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Thomas Ország-Land 

A Birth

For Frank Barnaby


How distant: like vultures. The multiplying patrol

of military satellites encircles

the green and throbbing earth in patient precision.

And all has been said. And nothing has been resolved.

Our leaders are lost. The poets stare in silence.


The conference halls are filled with warnings defining

in glaring blindness the final peril of war.

The libraries are the mass graves of our finest words

prescribing cautious strategies for survival.

Our greedy means have soared beyond our purpose.


The priests have lowered their gaze to watch the countdown.

Our missiles are primed and humming: aimed at ourselves.


Is this the conclusion, the end of all the millennia,

the logical ending never intended? – My love,

come hold my hand, let's call the children together

and lay the table, my love, and crown the hour

because the earth is giving birth to the future.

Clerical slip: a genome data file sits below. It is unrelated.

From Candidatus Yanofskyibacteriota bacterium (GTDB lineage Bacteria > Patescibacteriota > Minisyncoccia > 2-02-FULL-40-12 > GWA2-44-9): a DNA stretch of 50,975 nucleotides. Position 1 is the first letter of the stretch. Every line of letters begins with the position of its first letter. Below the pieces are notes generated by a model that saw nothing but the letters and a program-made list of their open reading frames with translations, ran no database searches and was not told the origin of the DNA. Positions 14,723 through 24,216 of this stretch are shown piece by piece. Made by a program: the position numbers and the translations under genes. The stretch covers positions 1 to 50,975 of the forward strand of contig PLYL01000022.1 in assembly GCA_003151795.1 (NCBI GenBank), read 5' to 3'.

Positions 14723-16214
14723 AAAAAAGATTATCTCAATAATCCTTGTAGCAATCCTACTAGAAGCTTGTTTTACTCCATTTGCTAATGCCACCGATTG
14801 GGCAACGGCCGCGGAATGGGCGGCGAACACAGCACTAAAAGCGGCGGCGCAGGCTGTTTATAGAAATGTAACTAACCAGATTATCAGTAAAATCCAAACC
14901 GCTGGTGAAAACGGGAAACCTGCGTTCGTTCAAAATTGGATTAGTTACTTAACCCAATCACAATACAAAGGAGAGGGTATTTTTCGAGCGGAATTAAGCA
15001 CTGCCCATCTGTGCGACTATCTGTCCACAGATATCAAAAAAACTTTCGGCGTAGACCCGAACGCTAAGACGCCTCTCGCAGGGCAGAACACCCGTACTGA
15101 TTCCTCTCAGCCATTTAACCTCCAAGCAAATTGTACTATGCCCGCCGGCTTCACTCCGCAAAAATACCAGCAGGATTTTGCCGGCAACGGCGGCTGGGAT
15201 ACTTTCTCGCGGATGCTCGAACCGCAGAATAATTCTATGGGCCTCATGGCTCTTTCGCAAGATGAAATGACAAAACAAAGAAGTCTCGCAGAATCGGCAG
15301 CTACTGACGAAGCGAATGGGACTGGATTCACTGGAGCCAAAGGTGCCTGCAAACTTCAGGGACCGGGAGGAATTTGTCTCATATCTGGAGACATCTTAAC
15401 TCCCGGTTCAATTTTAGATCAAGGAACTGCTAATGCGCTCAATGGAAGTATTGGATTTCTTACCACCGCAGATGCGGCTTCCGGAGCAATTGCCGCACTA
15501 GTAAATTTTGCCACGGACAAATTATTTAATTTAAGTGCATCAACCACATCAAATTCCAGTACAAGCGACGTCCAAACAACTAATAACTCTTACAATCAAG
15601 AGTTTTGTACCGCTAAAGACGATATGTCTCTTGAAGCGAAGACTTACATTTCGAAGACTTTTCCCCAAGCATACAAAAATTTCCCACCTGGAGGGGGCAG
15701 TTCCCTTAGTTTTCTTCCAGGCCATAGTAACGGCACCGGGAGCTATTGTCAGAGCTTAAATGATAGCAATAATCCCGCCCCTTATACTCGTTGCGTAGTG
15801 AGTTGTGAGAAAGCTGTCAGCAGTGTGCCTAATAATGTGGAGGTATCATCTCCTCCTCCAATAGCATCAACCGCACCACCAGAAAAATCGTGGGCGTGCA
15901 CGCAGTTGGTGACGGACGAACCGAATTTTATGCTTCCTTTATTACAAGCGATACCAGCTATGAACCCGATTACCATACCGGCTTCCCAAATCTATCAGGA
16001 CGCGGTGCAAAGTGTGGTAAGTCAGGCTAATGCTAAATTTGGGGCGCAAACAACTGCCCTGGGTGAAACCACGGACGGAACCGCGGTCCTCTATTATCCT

This is the end of the era of blood-drenched towers.

Humanity (you and I and the neighbours) must choose

how to use our marvellous powers – and either die

by our science or fulfil the ancient ideal

and deploy our plans to tame and enrich this planet.


And the choice is there in the simple logic of children,

the warmth of your hand and even in these very lines.





If the shadow of towering missile systems should fall

across your face, do not wilt in dejection.

For even the tallest of towers cannot grow as tall

as human projection.

Thomas Ország-Land was a poet and award-winning foreign correspondent who wrote from London and his native Budapest. His last book was Survivors: Hungarian Jewish Poets of the Holocaust (Smokestack, 2014).

Public Administration


Lurking low in the village pool

the hungry crocodile hid the fool.


Poor fool, his life was only a trifle

and no-one bothered to lift a rifle –


till, to everyone's public grief,

the crocodile chose the local chief.




In memoriam Jaroslav Ježek 


The leaders of nations

have sown new notions

of treating unwanted


thus reasoned

a seasoned

child of a death camp,

thus entreating

you – and the future:


You’ ll lose all you own.

Even life is on loan.

Don’t cry. Be cautious.

Be canny. Be clever,

and never, but never,

but never forget it.

And, boldly

hold up your head

...while you’ve got it.

Poor Doors
Sheriff Stars

thistles stretch their prickly arms afar

Black Triangle
bedroom tax
Disrupt and Upset
bedroom tax
Sheriff Stars

thistles stretch their prickly arms afar

Black Triangle
Disrupt and Upset

Militant Thistles

prickling the politics of "permanent austerity"

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